I agree with many things said in your article. For one I read an a comment saying that you can't control addiction. I don't know if the guy was trolling but he is right to a certain extent. The thing is people are looking for an insta break of the addiction once they realize they are addicted. This is nearly impossible. Like you stated going cold turkey won't do much because then their will be a huge void of time making the relapse and in the case of me when I didn't get insta resaults I starting playing a lot. Even with help from other I couldn't break our of it. One way I think you could of put to break this cycle is finding something that gives you more then games. For me was finding someone I couldn't afford to neglate. I still play games like you because in the end it's a hobby but it's no longer my leading factor in life.
David Livermore (author) from Bakersfield, California, United States on November 03, 2018:
Have you talked to her about the problem and tried to see if she would help you? Have you tried to get help from your family or friends?
Even if you can see your regular doctor about it, it can help. Tell your physician what is going on, take your girlfriend with you, get that support so you can find a way to cut back how many hours you game or spend on the computer.
Patrick on November 03, 2018:
Need help, my gf of 3 years put a pause on our relationship because of the pc... we used to spend so much time together but then all stoped, she was patient with me for more than a year... the addiction isn’t causing other problems like my job or anything... but i really don’t want to lose her, since she is the reason im still alive (got a very bad mental health problem) and she is still that keeps me together... in my country there are no centers for this kind of addiction. I just want to hear from you guy’s a advice...
David Livermore (author) from Bakersfield, California, United States on October 30, 2018:
I was going to delete your comment, but I want others to see it.
You're wrong, you are completely wrong. I want others to see how wrong you are. People can recover from addiction, any kind of addiction, with the right support. I encourage you to educate yourself and work towards supporting someone who may need it if they are suffering with an addiction.
Jelle on October 30, 2018:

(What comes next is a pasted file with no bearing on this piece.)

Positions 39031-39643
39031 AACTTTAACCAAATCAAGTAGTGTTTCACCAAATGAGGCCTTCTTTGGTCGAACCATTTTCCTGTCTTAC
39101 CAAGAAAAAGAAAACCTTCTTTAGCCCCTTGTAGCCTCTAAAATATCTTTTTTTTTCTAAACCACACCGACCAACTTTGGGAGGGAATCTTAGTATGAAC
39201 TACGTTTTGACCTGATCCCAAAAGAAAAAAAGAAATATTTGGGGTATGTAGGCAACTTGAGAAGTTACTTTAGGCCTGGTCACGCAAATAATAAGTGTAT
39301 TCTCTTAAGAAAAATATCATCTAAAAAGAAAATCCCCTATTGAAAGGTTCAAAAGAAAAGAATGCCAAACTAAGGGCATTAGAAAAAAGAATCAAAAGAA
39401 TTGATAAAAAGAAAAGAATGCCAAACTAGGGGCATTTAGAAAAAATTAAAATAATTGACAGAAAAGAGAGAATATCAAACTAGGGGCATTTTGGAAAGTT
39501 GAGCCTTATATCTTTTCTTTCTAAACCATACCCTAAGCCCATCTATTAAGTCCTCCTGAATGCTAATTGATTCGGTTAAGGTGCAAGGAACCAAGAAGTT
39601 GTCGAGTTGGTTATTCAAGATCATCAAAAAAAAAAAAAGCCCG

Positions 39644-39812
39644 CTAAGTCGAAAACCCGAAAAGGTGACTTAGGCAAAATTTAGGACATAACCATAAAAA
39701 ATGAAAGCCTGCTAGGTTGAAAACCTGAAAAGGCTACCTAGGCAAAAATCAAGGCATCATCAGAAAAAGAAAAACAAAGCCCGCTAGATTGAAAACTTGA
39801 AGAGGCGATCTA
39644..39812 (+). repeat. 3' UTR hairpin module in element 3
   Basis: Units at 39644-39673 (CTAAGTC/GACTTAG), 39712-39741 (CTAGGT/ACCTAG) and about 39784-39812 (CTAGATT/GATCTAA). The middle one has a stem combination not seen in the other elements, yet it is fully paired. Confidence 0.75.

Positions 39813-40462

Mate your addicted and you will stay that and everyone that thinks they can controll that are dumb the only way is to stop completely and not do it sometimes
Game Addict on October 06, 2018:
I've been playing roblox more than 24 hours this week. It really makes me upset. ;(
Me on September 25, 2018:
I play Fortnite and I am now going to spend 20 minutes on it
guy on August 20, 2018:
I play video games 4 hours a day every day,so i spend 28 hours on video games each week.
Unknown on June 24, 2018:
I play video games just to overcome my stress I didn't that ill be addicted to it
David Livermore (author) from Bakersfield, California, United States on April 24, 2018:
Your parents already are aware you spend too much time gaming. You need to go to them and acknowledge you have an issue. Stress you don't want to completely stop. Stopping completely may not be the right thing, but curtailing how much you game may. State you feel it's an issue and you want help in dealing with it. They are your parents, they will want to help you and appreciate it if you go to them.
Apolinar on April 23, 2018:
I forgot that i have the same problem with youtube if I don't play games, that I just watch other people and get sucked in the void of games.
Apolinar on April 23, 2018:
HI, im currently in high school, but the problem is that I want to succeed and go to college to design games instead of always playing them, and if it wasn't obvious already is that I have the feel and need to play everyday and almost the whole day after school. I get in trouble with my parents and im on the edge of losing everything i worked for, I feel scared, afraid, and worse, a failure. So i need as much help as I can get and I thought this website was very informative and helpful and I could really use some advice about now if im gonna break out of this addiction, because im tired of feeling sad and angry at myself for never being able to confront this addiction and as if im never gonna succeed. Do you have any advice that could tremendously help me.
David Livermore (author) from Bakersfield, California, United States on April 09, 2018: